Satellite photos analyzed by AP show an axis of Israel’s advance into the Gaza Strip earlier this week

DUBAI, United Arab Emirates (AP) — Israeli troops have advanced into Gaza City Along a key Mediterranean coastal route as part of its war against Hamas, according to satellite images from earlier this week analyzed by The Associated Press on Thursday.

Images from Planet Labs PBC on Monday show a lunar landscape of impact craters from rocket strikes and smoke rising over the northern reaches of Gaza City, the besieged territory’s largest urban area. The images also show earlier positions of Israeli tanks and armored personnel carriers on one of the three attack axes that cut off the city from the rest of the Gaza Strip.

Since then, hundreds of thousands of people have fled the city after a month of war Hamas’s unprecedented invasion of southern Israel on October 7th Around 1,400 people were killed.

That attack sparked a punitive campaign of airstrikes and the Israeli military offensive in the Gaza Strip, which has so far killed over 10,500 people – two-thirds of them women and children the Ministry of Health in the Hamas-run enclave.

Planet Labs has begun delaying the release of images from Israel and the Palestinian territories amid the war, acknowledging concerns about “the possibility of misuse and misuse” of its images, said Will Marshall, co-founder and CEO of the San-based company Francisco.

“Planet continues to provide Earth observation data from Gaza to customers, including media and humanitarian organizations, consistent with our commitment to transparency and accountability,” Marshall said in answers to questions from the AP before the images were released on Monday. “Planet does not alter images and we have not received any requests to censor images.”

The AP has a subscription to access images from Planet Labs to support its global reporting and distributes these photos to its subscribers and members.

The images from Monday show Israeli forces barely a kilometer north of the Shati refugee camp, a densely populated neighborhood next to the center of Gaza City. Shati houses Palestinian families who fled or were expelled of today’s Israel during the 1948 war that accompanied its founding.

Your position corresponds to what Witnesses in Gaza City told the AP, whose reporters continue to work in the Gaza Strip. On Wednesday, a witness told the AP he saw Israeli soldiers fighting Hamas near Shifa Hospital, about three kilometers (1.9 miles) from the position Israeli forces took on Monday.

Footage released by Hamas this week of Hamas fighters engaging in street battles with Israeli forces matched the characteristics of the northern reaches of the Gaza Strip. The same thing happened in footage released by the Israeli military.

The Israeli military did not immediately respond to an AP request for comment on the satellite images.

After Israeli soldiers ordered civilians to withdraw from Gaza City, they advanced on Gaza City from three positions.

They run through the southern edge of the city to the Mediterranean. Meanwhile, two more forces have advanced from the north, including forces around Beit Hanoun in the east and forces seen in satellite images along the Mediterranean in the west, according to the Washington-based Institute for the Study of War.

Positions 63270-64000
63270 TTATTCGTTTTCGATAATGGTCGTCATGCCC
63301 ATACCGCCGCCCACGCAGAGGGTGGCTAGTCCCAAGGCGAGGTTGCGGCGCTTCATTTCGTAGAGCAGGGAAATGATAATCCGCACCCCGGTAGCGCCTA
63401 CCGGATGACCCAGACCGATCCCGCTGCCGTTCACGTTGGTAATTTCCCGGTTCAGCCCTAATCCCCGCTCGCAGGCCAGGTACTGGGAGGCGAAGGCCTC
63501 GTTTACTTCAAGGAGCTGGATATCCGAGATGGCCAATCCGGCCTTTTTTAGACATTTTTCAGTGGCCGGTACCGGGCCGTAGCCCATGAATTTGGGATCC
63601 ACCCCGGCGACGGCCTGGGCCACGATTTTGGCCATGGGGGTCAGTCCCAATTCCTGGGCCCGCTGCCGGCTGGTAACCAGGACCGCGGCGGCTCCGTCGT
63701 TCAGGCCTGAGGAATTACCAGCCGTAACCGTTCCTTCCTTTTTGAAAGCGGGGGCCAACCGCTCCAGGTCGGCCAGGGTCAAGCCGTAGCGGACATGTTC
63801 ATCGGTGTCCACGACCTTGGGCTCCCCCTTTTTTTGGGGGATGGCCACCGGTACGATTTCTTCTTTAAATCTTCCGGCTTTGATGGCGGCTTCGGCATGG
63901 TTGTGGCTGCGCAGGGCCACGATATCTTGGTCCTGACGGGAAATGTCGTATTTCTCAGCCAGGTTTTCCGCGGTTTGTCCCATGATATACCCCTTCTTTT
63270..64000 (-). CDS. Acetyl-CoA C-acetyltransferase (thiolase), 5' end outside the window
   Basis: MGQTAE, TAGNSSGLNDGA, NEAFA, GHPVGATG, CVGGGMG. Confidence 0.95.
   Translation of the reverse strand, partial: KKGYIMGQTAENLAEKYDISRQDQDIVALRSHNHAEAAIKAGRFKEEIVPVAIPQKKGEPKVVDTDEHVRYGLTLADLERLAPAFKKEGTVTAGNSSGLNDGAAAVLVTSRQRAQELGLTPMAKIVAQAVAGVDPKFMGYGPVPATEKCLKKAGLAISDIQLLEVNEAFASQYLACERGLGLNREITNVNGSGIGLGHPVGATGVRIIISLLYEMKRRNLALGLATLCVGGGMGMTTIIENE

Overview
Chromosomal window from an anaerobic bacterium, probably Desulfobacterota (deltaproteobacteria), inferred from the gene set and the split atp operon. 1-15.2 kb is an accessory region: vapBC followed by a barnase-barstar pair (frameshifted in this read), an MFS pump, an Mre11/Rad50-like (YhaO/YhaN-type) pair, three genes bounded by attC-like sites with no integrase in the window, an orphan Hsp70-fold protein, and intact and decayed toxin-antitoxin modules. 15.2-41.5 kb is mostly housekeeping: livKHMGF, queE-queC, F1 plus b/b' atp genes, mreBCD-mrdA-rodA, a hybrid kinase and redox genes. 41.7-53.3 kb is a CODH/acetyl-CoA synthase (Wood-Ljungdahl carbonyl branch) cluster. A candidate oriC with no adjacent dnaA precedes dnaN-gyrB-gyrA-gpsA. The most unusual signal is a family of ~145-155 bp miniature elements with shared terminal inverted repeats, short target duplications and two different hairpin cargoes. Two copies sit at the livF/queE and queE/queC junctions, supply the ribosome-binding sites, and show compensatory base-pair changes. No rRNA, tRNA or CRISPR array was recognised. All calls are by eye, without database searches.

Such “clearance operations often take weeks and sometimes months,” the institute said.

Satellite photos show more than half a dozen Israeli tanks and armored vehicles moving Monday along Ahmed Orabi Street, a Mediterranean coastal road that is also home to a number of hotels and restaurants. A street mosque can be seen in ruins.

About 20 more vehicles north at a site that could likely serve as an advance base for Israeli forces, the photos show. A few hundred meters (yards) away, more than three dozen impact craters can be seen, likely the result of an earlier intense fire bombardment by Israel to clear the area for its troops.

Burning fires and destroyed buildings can be seen throughout Gaza City.

Since journalists are not allowed outside the city, it remains difficult to gather independent information about what is happening. In addition to videos and images on social media, the growing supply of satellite images from commercial companies has also become increasingly valuable for reporting on closed areas and countries.

These companies can capture highly detailed images that rival those previously reserved for only a few countries. Airbus and Colorado-based Maxar Technologies also provided images to reporters during the Israel-Hamas war. Both companies did not respond to a request for comment.

Previously, a 1996 U.S. law known as the Kyl-Bingaman Amendment banned American companies from releasing high-resolution satellite images of Israel beyond what was commercially available abroad. But as commercial companies launched higher-resolution satellites into space, these images became more widely available.

These newly available images have already been used in reporting on Israel. This was reported by the AP in 2021, which was based on such images a secret Israeli nuclear facility At the center of the country’s undeclared nuclear weapons program was apparently the largest construction project in decades. This work seems to continue to this day.

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